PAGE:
This section is from the book "Complete Self-Instructing Library Of Practical Photography", by J. B. Schriever. Also available from Amazon: Complete Self-Instructing Library Of Practical Photography.
Exposure. It is very essential that you give full exposure, especially if the birds have some black about them. The razor-bill, a dull or a sooty-black, requires somewhat excessive exposure to insure any detail. At the same time the strong actinic power of light on the coast must not be forgotten.
Focusing Cloth. You will find a large homemade focusing cloth to be of great advantage when stalking birds; and especially so if you are using a tripod camera, as it will protect you and the instrument from view, and will give you an opportunity of gradually working up toward your subjects without their being aware of your approach. Before your subjects arrange themselves in just the position you would like to have them, you might be required to wait for some little time, so it is advisable to be well protected from their sight.
488. The time of making exposures must be left, of course, to the individual worker. It is necessary - in fact each subject requires it - to exercise your own judgment in all work of this class.
Practice Work. Suppose you are ready to make an exposure on a seascape subject. Aim to secure a typical scene, including in the angle of view not only the sea and sky, but have the picture space covered about one-third with a part of the shore. Introduce into this scene a figure on the left-hand side and a little below the center line of the picture space. For instance, have a little child, with pail and spade, digging in the sand, blissfully unconscious of your presence. The horizon line (the line formed by the meeting of the sea and sky) should, in this case, be above the center of the picture space, and the camera should be placed not higher than 2 feet above the ground.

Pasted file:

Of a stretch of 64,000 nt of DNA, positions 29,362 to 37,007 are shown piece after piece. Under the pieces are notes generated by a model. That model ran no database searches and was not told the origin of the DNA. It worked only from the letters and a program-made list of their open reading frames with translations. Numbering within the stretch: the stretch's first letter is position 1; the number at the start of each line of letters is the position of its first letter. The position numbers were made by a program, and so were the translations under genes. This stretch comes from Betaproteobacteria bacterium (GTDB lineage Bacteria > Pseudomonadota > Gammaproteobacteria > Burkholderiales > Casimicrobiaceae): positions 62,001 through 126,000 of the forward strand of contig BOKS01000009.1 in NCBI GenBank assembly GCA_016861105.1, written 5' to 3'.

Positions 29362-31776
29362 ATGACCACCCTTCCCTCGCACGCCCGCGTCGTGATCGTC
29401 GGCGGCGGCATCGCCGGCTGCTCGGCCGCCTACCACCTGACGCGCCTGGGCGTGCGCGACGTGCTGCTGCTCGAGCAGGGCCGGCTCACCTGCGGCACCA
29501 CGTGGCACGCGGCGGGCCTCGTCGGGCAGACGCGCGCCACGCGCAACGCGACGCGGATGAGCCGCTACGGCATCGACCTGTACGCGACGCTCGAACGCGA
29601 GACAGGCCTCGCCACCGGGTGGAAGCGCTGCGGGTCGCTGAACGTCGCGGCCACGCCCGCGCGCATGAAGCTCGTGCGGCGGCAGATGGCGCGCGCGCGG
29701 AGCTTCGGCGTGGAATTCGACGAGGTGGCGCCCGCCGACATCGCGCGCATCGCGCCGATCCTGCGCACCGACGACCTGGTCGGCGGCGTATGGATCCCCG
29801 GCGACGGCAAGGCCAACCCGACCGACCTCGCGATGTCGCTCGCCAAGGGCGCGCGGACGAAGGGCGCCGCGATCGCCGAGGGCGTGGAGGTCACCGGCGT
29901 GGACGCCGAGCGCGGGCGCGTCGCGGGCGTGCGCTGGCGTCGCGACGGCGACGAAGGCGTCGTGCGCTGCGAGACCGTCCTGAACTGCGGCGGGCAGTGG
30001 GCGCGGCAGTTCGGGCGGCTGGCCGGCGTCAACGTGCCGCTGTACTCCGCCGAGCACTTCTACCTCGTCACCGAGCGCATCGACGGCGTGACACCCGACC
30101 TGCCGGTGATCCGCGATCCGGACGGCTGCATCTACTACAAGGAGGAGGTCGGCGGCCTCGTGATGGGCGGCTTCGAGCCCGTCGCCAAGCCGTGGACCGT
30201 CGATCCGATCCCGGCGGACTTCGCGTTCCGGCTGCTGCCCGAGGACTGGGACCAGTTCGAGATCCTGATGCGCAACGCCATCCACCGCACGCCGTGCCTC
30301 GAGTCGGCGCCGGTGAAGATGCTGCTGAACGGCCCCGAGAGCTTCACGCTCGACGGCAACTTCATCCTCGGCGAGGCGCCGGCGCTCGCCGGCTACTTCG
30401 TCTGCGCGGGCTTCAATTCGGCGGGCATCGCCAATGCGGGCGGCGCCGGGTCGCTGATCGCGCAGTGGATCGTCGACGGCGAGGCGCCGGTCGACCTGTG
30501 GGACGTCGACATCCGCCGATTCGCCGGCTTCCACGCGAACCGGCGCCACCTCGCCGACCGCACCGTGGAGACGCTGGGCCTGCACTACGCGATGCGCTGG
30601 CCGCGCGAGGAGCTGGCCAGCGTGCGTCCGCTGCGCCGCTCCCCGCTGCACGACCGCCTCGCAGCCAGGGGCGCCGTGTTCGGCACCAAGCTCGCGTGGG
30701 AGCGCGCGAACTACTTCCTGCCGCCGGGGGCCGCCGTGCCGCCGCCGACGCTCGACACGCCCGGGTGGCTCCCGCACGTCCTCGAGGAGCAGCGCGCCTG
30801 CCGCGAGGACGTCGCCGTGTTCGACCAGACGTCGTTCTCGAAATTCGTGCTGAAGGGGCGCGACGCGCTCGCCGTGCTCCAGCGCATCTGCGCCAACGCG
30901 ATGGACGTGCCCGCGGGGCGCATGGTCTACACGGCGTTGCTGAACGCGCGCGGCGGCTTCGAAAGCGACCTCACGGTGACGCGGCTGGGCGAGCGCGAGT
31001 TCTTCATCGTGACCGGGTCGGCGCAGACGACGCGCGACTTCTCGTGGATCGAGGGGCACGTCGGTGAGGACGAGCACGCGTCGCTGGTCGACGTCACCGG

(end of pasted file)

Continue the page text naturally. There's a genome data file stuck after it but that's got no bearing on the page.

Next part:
490. If possible, try to make the exposure at a time when the sea is a trifle rough, and at the instant of exposure have a white cap break into spray, so as to destroy the straight line of the horizon. Remember that the required exposure, providing the sun is shining, will be no greater than 1-100 of a second, using a stop F. 16. Try to have the sun on the left-hand side of the camera. Then the shadow, which will be cast by the figure, will fall in a manner to carry the eye from the object into the picture, when observing the finished print. If the sun shines from the right-hand side, casting a shadow to the rear of your subject, the eye would be led from the subject to the shadow, and from there out of the picture. This would not only be against the rules of composition, but would also greatly detract from its value. Be sure that your subject faces toward the center and not away from it.
491. When you have to your satisfaction arranged your subject material, make an exposure of the scene; then select another view, carrying out some one of the ideas suggested in Paragraph 466. Develop both negatives and make a print from each experiment. Place your notations, which will give you full information regarding the manner in which you proceeded to secure the results, on the back of prints, filing them in the proof file for future guidance.